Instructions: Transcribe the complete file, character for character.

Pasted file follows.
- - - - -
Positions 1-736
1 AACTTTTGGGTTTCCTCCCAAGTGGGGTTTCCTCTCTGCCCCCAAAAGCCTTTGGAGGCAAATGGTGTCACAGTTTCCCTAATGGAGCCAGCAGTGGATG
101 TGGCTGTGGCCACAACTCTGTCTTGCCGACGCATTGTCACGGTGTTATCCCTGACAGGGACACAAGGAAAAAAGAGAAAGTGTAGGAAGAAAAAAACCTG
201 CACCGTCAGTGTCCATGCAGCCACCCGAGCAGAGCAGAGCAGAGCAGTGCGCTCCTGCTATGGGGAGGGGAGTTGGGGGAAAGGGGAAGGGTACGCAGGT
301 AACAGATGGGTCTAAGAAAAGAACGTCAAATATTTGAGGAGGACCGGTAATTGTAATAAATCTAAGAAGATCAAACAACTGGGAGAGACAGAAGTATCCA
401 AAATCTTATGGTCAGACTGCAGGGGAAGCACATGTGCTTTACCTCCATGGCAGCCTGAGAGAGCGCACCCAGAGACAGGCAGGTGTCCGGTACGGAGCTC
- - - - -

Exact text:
Positions 1-736
1 AACTTTTGGGTTTCCTCCCAAGTGGGGTTTCCTCTCTGCCCCCAAAAGCCTTTGGAGGCAAATGGTGTCACAGTTTCCCTAATGGAGCCAGCAGTGGATG
101 TGGCTGTGGCCACAACTCTGTCTTGCCGACGCATTGTCACGGTGTTATCCCTGACAGGGACACAAGGAAAAAAGAGAAAGTGTAGGAAGAAAAAAACCTG
201 CACCGTCAGTGTCCATGCAGCCACCCGAGCAGAGCAGAGCAGAGCAGTGCGCTCCTGCTATGGGGAGGGGAGTTGGGGGAAAGGGGAAGGGTACGCAGGT
301 AACAGATGGGTCTAAGAAAAGAACGTCAAATATTTGAGGAGGACCGGTAATTGTAATAAATCTAAGAAGATCAAACAACTGGGAGAGACAGAAGTATCCA
401 AAATCTTATGGTCAGACTGCAGGGGAAGCACATGTGCTTTACCTCCATGGCAGCCTGAGAGAGCGCACCCAGAGACAGGCAGGTGTCCGGTACGGAGCTC